Patchett chooses to divide The Dutch House into three parts.

Part one focuses on Danny and Meave’s childhood. Through their perspectives, readers get a glimpse into what it would have been like growing up in the Dutch House. It is clear that their father, Cyril, really loves this historic home, despite his family’s distaste for it. As years progress, Cyril moves on from his failed marriage with a woman named Andrea. When Andrea and her two daughters move into the home it becomes increasingly clear things in the Dutch House will be changing. Some catastrophic events follow for the Conroy family, and by the end of part one, the siblings have lost the Dutch House and need to rebuild their lives elsewhere.

Part two begins with Danny returning home from college for Thanksgiving. Home is now a small apartment that Maeve lives in. Patchett paints a clear picture of how the siblings live after leaving the Dutch House. Maeve has a steady job she likes, and Danny is studying in Medical School even though he doesn’t want to be a doctor. The siblings always feel an urge to go back and see the Dutch House and a couple times a year they choose to go see the house form a distance. Despite this, Danny’s life seems to move on from the house; he goes to school meets a woman, gets married and has children. In contrast, Meave’s life does not seem to change as the years pass. After a close encounter with Andrea, part two ends with the siblings vowing never to revisit the house.

Part three began with some trouble for Meave, which sent Danny into a whirlwind of emotions. This event also brings back an old family member that Danny isn’t ready to accept back into his life. Danny tries to figure out how to best deal with this returned family member as well as focus on being a good husband and father. The ending is quite moving and has a couple surprises.

The central theme of the book…

One of the most dominant messages of the book was the power of love. You see this in the relationships that are formed, kept and treasured among family and friends. The love that Maeve and Danny have for one another is a perfect example. We also see this with their love for their childhood nannies, for their father, and all the new characters throughout the book. The power of love is shown from the beginning of the book through to the end. The different relationships that are formed in the book are what interested me the most.

My thoughts on the book…

My overall thoughts are that it is a good story about the lives of two siblings and their broken family. Ann Patchett is a skilled writer and makes the characters of her book come to life. However, I did find the book a bit predictable, which didn’t allow for much excitement or intrigue. It also seemed that Patchett added a bit too many unnecessary details that made the book a bit too long.

Other books by the Author:
The Patron Saint of Liars
The Magician’s Assistant
Bel Canto
Run
State of Wonder
Commonwealth


Birds Without Wings – Book Review

By: Louis de Bernieres

This is the second time I have read this book. I chose to reread it because I had such fond memories of the book, and I wanted to include it on my blog. I thought it would be best to reread it in order to give it a proper review.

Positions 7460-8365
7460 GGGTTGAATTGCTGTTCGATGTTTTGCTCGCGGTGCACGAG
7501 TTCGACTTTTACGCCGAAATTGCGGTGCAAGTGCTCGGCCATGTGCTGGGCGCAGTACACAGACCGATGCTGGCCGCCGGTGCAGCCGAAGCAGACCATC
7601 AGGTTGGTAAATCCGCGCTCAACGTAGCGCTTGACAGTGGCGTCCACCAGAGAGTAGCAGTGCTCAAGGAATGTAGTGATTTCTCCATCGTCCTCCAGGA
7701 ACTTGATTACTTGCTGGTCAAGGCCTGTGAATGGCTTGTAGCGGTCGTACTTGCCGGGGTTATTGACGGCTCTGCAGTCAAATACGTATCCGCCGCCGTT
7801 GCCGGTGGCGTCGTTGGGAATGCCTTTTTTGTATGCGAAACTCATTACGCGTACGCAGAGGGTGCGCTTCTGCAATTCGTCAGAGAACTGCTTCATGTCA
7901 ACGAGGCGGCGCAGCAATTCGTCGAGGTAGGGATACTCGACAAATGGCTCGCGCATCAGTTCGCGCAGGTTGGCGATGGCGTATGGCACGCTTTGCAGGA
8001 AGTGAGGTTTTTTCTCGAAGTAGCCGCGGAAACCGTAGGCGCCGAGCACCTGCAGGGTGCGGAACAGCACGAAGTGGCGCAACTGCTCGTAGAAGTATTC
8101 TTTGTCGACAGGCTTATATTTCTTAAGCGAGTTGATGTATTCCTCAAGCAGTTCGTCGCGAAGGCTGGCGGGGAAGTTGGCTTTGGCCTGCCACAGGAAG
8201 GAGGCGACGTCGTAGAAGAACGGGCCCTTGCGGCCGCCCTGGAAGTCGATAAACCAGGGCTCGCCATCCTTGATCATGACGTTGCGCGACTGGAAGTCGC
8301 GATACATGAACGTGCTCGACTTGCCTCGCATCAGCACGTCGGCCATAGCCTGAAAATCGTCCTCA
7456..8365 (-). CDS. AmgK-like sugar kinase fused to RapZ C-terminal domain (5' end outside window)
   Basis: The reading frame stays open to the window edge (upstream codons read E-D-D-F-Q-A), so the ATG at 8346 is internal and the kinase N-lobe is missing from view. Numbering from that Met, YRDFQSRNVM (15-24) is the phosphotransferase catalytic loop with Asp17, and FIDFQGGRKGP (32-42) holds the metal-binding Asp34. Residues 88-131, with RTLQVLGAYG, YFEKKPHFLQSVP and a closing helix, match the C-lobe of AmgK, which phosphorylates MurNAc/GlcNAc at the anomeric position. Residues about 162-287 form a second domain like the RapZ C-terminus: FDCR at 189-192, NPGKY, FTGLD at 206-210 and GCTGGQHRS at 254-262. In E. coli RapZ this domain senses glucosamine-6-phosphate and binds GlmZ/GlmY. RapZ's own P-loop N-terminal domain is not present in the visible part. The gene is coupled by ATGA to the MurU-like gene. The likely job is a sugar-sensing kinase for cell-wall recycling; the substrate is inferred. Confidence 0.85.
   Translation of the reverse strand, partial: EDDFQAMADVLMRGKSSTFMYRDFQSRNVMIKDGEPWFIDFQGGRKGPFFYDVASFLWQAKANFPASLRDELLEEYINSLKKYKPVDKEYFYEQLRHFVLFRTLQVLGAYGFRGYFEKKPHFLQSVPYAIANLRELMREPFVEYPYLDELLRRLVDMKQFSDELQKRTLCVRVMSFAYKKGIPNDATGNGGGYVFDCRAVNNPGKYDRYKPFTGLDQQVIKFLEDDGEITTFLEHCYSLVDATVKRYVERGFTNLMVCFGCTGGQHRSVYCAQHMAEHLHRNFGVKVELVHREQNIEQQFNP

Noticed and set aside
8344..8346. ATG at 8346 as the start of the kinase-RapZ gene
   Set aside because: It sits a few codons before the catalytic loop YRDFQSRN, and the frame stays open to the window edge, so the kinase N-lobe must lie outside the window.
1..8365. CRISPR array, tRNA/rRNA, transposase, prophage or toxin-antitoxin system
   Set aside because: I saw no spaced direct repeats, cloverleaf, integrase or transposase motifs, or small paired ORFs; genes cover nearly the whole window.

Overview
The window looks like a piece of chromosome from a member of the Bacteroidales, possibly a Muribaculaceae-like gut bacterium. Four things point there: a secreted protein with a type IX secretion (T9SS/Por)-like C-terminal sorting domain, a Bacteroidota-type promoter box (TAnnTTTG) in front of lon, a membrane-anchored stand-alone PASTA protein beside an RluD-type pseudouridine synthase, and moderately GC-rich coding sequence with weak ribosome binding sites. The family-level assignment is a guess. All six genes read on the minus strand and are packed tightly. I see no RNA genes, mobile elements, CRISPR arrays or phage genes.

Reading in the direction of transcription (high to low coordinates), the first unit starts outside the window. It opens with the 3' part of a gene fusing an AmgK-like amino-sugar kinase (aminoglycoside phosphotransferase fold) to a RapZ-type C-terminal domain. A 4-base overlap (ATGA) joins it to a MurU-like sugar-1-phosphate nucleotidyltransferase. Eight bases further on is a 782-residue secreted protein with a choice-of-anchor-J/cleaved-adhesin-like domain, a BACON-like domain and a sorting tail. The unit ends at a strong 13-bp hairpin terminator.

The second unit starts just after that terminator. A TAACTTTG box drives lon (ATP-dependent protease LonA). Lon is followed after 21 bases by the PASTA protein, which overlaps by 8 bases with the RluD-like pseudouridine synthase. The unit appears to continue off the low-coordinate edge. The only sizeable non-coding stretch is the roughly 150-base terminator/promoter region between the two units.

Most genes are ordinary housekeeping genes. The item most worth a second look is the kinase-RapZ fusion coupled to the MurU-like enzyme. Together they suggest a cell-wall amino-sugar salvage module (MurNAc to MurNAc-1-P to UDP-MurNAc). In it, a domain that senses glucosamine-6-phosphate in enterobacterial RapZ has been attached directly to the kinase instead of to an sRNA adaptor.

Why I initially read this book:

As I have mentioned in previous posts, I love historical fiction novels, and my background is Greek, and this book is about Greeks living in the Ottoman Empire during the early 1900s. Therefore, it suited my interests very well. My sister had also read it and loved it. I knew of Louis de Bernieres because of his famous novel, Captain Corelli’s Mandolin, that was eventually turned into a Hollywood movie. Captain Corelli’s Mandolin was also a great read; however, the film did not do the book justice. Therefore, since I liked the author, it had great reviews, and it fit into my interests, I thought I had to read it.

The theme of this novel:

I believe the overall theme of this book was innocence. The innocence of a small village town in eastern Anatolia (modern-day Turkey), the innocence of regular people disconnected from the world’s politics, and lastly the innocence of children. The book is mostly set in a small village that, for hundreds of years, Christians and Muslims lived in harmony; where Greeks, Armenians and Turks were like family to one another. In this village, Muslims would pray to the Virgin Mary and Christians would go into Mosque’s to pray. This is what this little town was like, and it represented so many towns in Greece and Turkey until war tore them apart, until political leaders told them they were each others enemy.

A brief overview of this book:

As mentioned above, this novel was mostly set in a small town in Western Anatolia called Eskibahce, near the end of the Ottoman Empire. It follows the lives of the Eskibahce villagers from the beginning of the 1900’s through to the Great War, then the War of Independence and the Great Population Exchange. The story begins showing how harmoniously everyone in the village lived with each other regardless of religion and cultural background. You are introduced to many different characters at the beginning, and you follow each of these characters as they weave through major historical events. Louis de Bernieres creates incredibly interesting characters that are intriguing from the moment they are introduced. Each character tells their story in their own chapters, including the real historical figure Mustafa Kemal Ataturk. You see how the changes made by leading men in the world affect this little towns’ inhabitants. You gain an understanding of how the repercussions of people’s actions seem to affect the most vulnerable in society.